I am writing in response to the article in the Eastern Shore Cooperator about the Community Meeting hosted by the Association for the Preservation of the Eastern Shore (APES) about the proposed Marine Protected Area held on July 24. APES had felt it was important that the community get the opportunity to hear the same information from the Federal Department of Fisheries and Oceans (DFO) that other groups such as the Eastern Shore Fishers Protective Organization (ESFPA) had already heard.
Unfortunately, I don't think the article clarified the process of creating an MPA that the meeting was meant to do.
Certainly it is correct that APES did not have a positive experience when it came to community consultation under the regulations for issuing leases for fish feedlots in our harbours. There was no consultation.
However, the process for consultation in creating or not creating a Marine Protected Area seems very different. The DFO wants to hear our ideas. The fishers, businesses, and community organizations of the Eastern Shore will have many opportunities over the next several years to be part of meetings to create an MPA that meets our needs or not.
APES wants to be part of this process. We would like to see an area where high impact, industrial activity such as fish feedlots, oil and gas development, ocean mining, and bottom dragging are prohibited. In addition, many of the APES Board members see the potential for an area where fishers have input into the management of and are part of research conducted. And we see the potential for expansion of low impact tourism and better marketing opportunities for the seafood from this shore.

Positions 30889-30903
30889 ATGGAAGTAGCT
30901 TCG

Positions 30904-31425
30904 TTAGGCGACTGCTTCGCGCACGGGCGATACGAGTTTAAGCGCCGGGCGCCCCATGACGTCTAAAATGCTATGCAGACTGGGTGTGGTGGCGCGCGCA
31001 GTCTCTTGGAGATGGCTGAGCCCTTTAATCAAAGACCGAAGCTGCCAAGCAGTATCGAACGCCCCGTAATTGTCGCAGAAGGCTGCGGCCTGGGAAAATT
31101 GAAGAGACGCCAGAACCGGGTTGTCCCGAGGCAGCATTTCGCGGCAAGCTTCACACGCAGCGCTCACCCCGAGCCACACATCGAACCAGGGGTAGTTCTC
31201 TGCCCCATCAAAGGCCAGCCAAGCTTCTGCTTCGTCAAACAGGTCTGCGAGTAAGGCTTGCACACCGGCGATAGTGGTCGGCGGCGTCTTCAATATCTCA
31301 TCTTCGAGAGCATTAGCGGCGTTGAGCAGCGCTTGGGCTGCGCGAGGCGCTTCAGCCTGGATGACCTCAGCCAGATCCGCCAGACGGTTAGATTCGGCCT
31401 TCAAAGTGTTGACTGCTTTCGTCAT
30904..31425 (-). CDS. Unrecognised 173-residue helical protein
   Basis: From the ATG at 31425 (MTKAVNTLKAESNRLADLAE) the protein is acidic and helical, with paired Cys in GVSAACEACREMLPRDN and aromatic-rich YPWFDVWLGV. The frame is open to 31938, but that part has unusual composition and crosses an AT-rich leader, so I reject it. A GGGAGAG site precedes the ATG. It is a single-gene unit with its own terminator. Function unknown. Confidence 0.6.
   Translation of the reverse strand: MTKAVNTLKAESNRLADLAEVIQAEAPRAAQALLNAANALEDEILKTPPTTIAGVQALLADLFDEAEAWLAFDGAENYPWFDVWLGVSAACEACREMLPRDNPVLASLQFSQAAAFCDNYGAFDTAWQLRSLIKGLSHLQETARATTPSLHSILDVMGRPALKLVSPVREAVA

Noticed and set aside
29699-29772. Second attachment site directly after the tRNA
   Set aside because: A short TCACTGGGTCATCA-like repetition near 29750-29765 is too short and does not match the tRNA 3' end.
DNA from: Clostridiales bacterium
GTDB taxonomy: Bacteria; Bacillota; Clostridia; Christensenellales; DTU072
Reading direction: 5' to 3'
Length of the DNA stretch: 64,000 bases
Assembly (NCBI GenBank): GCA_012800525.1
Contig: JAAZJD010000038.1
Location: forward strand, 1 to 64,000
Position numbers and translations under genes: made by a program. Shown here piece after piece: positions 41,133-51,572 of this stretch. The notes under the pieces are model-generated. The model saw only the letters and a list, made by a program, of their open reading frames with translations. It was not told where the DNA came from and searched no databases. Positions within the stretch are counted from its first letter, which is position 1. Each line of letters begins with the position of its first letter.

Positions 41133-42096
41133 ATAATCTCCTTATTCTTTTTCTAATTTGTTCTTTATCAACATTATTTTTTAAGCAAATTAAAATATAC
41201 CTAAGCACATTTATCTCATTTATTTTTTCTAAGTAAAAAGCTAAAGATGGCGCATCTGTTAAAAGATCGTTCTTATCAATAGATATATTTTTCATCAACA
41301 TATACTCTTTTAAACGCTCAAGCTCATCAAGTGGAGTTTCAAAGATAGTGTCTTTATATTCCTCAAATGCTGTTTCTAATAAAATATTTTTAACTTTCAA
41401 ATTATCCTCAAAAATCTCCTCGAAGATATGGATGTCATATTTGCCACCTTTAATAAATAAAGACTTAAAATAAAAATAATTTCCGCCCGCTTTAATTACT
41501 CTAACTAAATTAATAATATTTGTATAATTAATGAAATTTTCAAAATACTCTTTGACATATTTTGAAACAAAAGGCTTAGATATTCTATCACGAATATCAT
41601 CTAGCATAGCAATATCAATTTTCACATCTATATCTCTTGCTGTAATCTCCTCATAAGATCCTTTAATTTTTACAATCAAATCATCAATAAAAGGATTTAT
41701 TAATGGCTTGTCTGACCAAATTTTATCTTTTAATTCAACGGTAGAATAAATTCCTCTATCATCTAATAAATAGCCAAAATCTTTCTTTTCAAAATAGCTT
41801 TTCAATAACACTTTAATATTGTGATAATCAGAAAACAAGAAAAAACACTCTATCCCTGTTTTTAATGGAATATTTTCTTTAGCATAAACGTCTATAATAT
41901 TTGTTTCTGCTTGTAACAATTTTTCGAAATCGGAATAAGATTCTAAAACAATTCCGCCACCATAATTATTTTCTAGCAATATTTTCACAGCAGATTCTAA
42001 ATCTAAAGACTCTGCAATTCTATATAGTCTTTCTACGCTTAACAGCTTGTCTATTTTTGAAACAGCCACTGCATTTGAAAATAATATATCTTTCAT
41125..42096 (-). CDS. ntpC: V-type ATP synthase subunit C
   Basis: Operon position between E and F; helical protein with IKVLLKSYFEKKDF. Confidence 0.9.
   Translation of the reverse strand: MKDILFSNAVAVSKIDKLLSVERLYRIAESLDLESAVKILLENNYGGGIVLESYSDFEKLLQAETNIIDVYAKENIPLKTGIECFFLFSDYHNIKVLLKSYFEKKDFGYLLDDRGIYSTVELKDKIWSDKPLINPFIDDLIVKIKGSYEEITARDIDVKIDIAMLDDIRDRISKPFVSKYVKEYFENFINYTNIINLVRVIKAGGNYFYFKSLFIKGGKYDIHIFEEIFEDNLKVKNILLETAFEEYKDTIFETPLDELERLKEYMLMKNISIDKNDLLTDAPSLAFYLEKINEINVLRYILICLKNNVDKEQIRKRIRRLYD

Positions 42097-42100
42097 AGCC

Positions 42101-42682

APES has always supported the lobster fishers in our work to keep our harbours free of fish feedlots and we will continue to support the demands of the lobster fishers of this area to maintain their livelihood whether there is an MPA or not. The fight to keep fish feedlots out of our harbours is not over. The provincial government has been clear in its support of the expansion of fish feedlots in this province, so we feel that it is important for APES to continue in its vigilance.
We are not used to a consultation process with government where our opinions are asked for. But we think in this ongoing discussion of an MPA on the Eastern Shore, we should take this opportunity to say what we want and need for this shore.
--Wendyh Watson Smith
Wendy Watson Smith is President of the Association for the Preservation of the Eastern Shore